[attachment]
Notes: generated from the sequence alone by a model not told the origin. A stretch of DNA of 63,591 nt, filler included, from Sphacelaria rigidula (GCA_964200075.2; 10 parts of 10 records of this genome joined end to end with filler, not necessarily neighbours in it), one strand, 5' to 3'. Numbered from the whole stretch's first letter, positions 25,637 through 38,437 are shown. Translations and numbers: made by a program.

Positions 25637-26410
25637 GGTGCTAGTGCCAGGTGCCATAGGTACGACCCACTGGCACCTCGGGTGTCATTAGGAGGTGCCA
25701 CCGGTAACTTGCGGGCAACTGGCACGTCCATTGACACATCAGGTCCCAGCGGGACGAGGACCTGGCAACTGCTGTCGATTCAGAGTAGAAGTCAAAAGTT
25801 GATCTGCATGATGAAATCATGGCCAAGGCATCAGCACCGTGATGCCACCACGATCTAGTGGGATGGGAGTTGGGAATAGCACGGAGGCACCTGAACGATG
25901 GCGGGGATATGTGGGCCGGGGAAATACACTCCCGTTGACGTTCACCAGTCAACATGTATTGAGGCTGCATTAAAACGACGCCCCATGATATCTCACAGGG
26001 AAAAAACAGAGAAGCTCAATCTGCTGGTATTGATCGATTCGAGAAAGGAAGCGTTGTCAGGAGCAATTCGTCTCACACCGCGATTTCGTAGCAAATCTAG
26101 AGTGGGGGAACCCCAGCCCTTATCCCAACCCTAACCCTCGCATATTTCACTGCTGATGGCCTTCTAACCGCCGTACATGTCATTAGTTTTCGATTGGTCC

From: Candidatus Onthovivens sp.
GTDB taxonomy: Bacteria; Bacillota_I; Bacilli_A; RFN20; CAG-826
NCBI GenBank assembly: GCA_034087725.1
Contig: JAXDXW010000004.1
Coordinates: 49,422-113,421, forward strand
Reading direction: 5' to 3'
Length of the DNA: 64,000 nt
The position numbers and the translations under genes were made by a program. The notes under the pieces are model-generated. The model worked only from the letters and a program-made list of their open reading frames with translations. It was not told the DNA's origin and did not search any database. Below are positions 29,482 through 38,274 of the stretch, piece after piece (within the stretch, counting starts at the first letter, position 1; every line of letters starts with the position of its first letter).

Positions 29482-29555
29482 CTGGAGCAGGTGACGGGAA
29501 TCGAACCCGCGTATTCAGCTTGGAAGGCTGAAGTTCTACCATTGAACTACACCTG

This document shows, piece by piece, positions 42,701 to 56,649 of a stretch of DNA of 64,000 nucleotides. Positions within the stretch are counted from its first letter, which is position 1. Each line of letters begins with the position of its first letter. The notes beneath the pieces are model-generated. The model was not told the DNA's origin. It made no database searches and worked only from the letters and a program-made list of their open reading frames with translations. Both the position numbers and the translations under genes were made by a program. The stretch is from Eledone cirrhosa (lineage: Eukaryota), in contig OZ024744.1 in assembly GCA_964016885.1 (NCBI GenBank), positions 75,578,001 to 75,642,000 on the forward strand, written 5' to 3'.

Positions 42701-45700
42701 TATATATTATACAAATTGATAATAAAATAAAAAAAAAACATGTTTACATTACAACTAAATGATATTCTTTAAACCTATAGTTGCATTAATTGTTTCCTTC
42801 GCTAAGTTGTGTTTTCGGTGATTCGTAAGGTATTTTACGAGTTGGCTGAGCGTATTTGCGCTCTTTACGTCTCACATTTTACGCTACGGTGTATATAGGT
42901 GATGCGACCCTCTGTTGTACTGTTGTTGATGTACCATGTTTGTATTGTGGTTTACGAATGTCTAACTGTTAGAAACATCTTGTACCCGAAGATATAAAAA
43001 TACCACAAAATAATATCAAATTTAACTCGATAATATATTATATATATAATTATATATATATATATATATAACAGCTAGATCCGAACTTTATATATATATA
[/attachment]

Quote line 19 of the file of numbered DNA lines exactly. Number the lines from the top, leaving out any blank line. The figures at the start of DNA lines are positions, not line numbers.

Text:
29501 TCGAACCCGCGTATTCAGCTTGGAAGGCTGAAGTTCTACCATTGAACTACACCTG